Your job as parents is far from over, but it will be different. Instead of being your child’s primary decision-maker, you need to let them make their own decisions and then live with the consequences. For many young adults, this is the only way they will gain experience, confidence, and wisdom to do so. Your new role is as an advisor and someone to provide a safe space to land if they need it.

What helped us to relate in a healthy manner with our adult children as they went off to school and lived on their own is to avoid the extremes of isolation and interference, and find that sweet spot between interest and involvement.

Preparing the Sibling(s) for the Move

I can honestly say that I was actively involved in preparing myself and my wife for our daughter’s departure. However, I probably should have done a much better job preparing her brothers for it.

I have to admit that I was blind to how the boys were doing, since I was stationed in Korea for our daughter’s freshman year. When I returned home, life with our firstborn in college became the new normal. I had no clue how 20% of the family being gone affected my sons emotionally until the next one left for school and our youngest was all alone. It took me a while, but I began to see how abandoned he felt when his two siblings who he had known all his life were both away at school.

In hindsight, I would be more proactive to check in with each child to see how they are feeling. I might schedule a family meeting to discuss the upcoming departure and what we were going to do to stay in touch (i.e., family weekends at their school, holidays, video chats, and phone calls).

Where is God in this Transition?

Let me share my experience when we dropped our daughter off for her second year at college.

I missed taking her the first year. This time, it was very hard for Daddy to say goodbye to his little girl. What made it even more painful was that the minute we pulled up to the driveway to her dorm, the Christian song, Blessed Be Your Name, was playing on the radio. It was one of those times I knew that the Lord was speaking directly to me through the speakers in our Ford Windstar.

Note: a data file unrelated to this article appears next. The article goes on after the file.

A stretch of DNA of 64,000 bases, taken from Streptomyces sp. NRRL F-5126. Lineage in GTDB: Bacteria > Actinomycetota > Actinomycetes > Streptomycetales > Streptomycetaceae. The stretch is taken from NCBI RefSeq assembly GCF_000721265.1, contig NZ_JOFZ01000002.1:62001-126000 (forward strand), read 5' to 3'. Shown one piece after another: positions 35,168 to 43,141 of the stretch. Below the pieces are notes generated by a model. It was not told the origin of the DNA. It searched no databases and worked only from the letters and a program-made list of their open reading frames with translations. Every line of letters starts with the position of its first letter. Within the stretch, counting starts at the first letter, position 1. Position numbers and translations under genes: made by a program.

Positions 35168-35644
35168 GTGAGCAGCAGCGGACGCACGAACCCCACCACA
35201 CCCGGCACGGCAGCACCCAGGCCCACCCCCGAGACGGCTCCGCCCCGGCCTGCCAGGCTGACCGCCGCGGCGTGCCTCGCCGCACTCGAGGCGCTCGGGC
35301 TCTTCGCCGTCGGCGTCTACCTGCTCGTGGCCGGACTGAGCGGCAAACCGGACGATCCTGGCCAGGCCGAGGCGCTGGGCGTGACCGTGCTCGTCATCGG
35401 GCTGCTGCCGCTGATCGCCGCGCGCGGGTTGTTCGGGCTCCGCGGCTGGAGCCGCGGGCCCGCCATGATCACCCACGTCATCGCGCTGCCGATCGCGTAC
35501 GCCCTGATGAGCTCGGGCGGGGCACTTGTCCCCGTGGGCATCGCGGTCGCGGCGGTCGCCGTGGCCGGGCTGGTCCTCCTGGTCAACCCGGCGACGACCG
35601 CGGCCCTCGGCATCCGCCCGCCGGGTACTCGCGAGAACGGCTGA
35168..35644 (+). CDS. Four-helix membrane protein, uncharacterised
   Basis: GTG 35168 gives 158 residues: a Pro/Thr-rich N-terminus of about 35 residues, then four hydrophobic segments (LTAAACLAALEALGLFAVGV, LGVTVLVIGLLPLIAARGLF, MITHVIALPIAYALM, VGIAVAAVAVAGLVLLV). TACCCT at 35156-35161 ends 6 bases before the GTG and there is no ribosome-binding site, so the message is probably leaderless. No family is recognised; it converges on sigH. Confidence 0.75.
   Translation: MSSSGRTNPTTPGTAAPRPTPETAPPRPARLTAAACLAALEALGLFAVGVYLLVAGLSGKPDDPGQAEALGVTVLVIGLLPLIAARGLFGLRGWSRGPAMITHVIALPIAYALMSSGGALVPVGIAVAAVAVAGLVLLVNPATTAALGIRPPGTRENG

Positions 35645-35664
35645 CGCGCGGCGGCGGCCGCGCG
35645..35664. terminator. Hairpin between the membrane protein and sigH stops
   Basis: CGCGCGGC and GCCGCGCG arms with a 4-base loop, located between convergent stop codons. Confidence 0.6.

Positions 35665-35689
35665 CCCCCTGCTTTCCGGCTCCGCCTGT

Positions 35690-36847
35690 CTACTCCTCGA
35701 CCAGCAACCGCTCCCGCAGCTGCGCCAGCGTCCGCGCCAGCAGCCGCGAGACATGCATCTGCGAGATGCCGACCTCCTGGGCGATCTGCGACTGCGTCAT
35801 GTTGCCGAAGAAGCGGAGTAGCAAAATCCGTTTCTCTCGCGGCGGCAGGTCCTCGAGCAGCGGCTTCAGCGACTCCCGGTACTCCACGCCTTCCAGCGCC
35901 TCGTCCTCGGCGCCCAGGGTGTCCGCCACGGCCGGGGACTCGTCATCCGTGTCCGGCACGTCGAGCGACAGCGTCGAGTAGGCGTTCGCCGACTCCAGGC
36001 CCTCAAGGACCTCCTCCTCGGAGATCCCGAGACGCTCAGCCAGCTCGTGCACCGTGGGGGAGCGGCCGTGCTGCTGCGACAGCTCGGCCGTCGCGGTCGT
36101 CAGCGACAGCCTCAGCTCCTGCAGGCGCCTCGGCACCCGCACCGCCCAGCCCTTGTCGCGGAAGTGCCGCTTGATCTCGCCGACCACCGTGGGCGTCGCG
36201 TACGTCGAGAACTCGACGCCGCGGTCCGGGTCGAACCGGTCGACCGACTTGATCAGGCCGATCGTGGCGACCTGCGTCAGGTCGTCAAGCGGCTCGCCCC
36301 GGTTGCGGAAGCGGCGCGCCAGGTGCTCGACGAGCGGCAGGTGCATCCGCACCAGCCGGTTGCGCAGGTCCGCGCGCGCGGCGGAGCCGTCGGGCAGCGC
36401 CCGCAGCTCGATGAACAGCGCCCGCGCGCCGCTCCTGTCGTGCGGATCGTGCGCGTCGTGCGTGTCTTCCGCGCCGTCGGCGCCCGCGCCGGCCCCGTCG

For those who know this song, you may recall these powerful lines, taken from the book of Job:

He gives and takes away
He gives and takes away
My heart will choose to say
Lord, blessed be your name

It was a clear message to me: God gives us our children, but a mere 18 years later, he takes them away so they can go out and do bigger and better things for his Kingdom. It was an act of faith to let go of each one of these precious gifts he gave to us, and entrust them into his faithful hands. I had to choose to say, “Lord, blessed be your name,” even as tears were streaming down my face.

Knowing that God is always present with his chosen ones should bring comfort to parents, young adults who have left home, and siblings who are left behind. We can grieve honestly, remembering that God is close to the brokenhearted. These transitions are so hard, but good for all concerned.

Everyone’s situation is different. Your child may not be ready to leave when others are. When they are ready, send them out with confidence. Once you adjust to the initial loss, you can look beyond it to graduations, marriages, and grandchildren, which is another adventure in itself. Embrace it!

Editor’s Note: This article was adapted with permission from the author’s website. Find the original article here.